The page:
Plug One: So you’re working on your next album?

Cut Chemist: By all means, not right now. I’m loosely paying attention to things I want to use, and I’m gearing up towards how I want it to sound. But I really won’t get down and start working on it until the fall. I have to wait until after this Brain Placement tour finishes.

Plug One: Okay…, and of course, I have to ask you about Jurassic 5 breaking up. I know you left that group last year. First of all, why did you leave the group?

Cut Chemist: I left in order to focus solely on my album. I wasn’t really getting the kind of creative energy that I needed to keep going to where I felt, like, “Well, I can just focus all my attention on my album.” It would have been hard. I don’t think my album would have ever been finished, and I would have been dropped by Warner and passed up on that great opportunity. So I just made a decision, as hard as it was, to leave the group.

Plug One: Both your album, The Audience’s Listening, and Jurassic 5’s album, Feedback, came out at the same time. Did it bother you when people drew comparisons between the two?

Cut Chemist: I never heard of any comparisons. Did they? I don’t know. I rarely heard my album mentioned in their world, and I didn’t really hear their album mentioned in my world. It was kinda separate. If anything, their release may have overshadowed mine a little bit. But that’s to be understood, because they’ve been out longer and they’re a bigger group.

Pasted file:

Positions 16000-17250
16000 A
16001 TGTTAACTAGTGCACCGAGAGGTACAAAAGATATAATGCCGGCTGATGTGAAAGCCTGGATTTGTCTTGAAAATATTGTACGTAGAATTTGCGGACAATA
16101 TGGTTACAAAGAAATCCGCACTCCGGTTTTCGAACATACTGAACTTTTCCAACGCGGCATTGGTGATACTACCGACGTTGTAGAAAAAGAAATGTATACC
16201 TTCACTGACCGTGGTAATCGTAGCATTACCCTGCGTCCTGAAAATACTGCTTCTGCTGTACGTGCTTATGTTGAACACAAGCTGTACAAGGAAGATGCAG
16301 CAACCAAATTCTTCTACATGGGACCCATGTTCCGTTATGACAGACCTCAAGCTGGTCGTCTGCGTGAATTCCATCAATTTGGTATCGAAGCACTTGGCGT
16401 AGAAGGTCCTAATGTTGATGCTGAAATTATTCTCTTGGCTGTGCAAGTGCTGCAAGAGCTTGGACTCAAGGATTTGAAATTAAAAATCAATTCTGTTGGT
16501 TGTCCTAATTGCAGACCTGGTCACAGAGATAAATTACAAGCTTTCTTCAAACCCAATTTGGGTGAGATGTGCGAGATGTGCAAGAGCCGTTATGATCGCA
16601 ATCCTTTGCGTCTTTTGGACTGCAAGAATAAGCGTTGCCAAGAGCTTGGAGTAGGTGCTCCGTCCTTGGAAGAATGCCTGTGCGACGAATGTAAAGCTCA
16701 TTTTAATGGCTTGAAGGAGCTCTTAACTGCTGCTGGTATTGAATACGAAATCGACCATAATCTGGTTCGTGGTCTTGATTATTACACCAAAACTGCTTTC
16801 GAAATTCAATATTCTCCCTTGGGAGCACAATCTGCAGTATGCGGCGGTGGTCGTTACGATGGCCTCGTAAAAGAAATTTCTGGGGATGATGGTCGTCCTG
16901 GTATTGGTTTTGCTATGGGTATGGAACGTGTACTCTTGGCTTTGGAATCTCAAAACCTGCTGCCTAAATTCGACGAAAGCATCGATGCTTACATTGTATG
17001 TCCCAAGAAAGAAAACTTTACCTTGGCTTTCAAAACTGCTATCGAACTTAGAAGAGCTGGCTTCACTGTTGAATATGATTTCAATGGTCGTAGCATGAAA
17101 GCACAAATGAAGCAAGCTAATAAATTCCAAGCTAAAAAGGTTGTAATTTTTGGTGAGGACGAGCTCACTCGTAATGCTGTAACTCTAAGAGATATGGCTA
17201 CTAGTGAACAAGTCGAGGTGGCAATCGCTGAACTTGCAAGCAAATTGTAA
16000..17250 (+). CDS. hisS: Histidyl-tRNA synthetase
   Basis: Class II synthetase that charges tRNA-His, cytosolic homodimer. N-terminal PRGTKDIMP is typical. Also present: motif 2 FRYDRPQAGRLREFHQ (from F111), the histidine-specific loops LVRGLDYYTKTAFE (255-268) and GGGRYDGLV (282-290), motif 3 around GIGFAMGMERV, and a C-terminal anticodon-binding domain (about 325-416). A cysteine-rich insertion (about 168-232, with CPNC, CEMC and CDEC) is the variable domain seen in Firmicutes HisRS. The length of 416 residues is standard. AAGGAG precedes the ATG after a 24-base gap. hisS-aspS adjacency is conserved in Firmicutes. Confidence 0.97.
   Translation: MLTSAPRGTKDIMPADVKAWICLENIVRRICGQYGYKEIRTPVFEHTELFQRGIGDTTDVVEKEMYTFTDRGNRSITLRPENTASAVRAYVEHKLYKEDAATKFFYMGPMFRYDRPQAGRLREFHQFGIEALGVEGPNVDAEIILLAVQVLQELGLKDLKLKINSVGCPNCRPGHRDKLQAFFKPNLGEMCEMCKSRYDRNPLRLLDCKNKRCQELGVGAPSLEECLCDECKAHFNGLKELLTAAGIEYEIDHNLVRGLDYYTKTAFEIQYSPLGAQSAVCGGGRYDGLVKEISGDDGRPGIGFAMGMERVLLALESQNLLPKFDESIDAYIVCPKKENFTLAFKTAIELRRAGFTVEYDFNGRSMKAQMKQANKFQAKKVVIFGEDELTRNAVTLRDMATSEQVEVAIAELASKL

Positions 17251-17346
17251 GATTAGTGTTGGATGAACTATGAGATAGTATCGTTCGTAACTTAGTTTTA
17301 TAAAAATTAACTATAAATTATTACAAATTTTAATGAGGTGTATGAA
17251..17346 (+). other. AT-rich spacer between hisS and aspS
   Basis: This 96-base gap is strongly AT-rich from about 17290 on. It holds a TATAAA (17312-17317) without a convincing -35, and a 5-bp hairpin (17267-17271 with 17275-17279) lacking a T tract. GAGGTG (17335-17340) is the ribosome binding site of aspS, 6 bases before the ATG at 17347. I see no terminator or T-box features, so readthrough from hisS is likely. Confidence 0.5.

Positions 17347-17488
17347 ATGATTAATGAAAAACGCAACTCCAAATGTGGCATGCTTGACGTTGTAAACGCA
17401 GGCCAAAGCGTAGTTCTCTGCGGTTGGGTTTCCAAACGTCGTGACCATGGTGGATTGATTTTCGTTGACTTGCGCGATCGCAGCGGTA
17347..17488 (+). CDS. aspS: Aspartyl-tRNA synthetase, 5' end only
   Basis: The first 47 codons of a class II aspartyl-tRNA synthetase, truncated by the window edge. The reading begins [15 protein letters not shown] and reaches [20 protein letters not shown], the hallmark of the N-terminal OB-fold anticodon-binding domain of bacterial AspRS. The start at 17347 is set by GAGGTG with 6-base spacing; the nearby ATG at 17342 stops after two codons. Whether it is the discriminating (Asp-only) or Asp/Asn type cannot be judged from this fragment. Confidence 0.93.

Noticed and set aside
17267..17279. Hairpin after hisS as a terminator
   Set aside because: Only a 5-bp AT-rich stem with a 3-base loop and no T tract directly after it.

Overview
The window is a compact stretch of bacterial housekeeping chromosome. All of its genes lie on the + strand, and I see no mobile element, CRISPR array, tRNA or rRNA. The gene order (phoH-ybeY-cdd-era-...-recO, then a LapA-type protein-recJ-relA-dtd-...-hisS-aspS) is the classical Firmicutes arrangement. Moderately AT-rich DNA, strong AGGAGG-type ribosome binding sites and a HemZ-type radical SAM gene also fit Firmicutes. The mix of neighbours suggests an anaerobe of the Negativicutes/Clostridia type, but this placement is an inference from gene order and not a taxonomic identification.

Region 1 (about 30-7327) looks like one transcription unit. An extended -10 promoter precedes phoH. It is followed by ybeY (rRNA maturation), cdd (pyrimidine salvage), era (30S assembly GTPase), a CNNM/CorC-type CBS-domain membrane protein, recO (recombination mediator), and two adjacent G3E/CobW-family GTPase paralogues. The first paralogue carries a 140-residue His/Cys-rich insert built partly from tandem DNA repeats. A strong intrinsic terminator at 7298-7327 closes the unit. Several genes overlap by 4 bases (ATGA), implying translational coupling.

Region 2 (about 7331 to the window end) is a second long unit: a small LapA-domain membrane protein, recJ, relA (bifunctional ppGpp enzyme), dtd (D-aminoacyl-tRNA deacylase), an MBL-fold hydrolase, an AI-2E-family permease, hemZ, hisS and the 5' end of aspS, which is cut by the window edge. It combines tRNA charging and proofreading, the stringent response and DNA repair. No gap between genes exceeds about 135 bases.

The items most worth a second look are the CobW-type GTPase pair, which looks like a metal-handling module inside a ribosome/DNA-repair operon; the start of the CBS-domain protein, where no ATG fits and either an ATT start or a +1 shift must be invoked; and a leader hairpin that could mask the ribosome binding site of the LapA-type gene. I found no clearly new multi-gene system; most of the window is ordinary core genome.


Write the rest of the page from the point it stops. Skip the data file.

Then again, I don’t really read reviews that much. So I don’t know. For all I know, it was constantly compared. Did you see anything like that?

Plug One: Not necessarily in terms of musical elements…, but in terms of a “who’s album is better” kind of thing.

Cut Chemist: Oh really? Who won?

Plug One: Uh…I guess I preferred your album. But I couldn’t give you a survey of everyone else.

Cut Chemist: I heard some things…, it depends on who was listening to it. I think the average J5 fan, …I mean, their audience seemed to broaden tremendously when they toured with the Dave Matthews Band. And I don’t know if those people could fully get my record. Maybe they could. I think the core J5 audience could.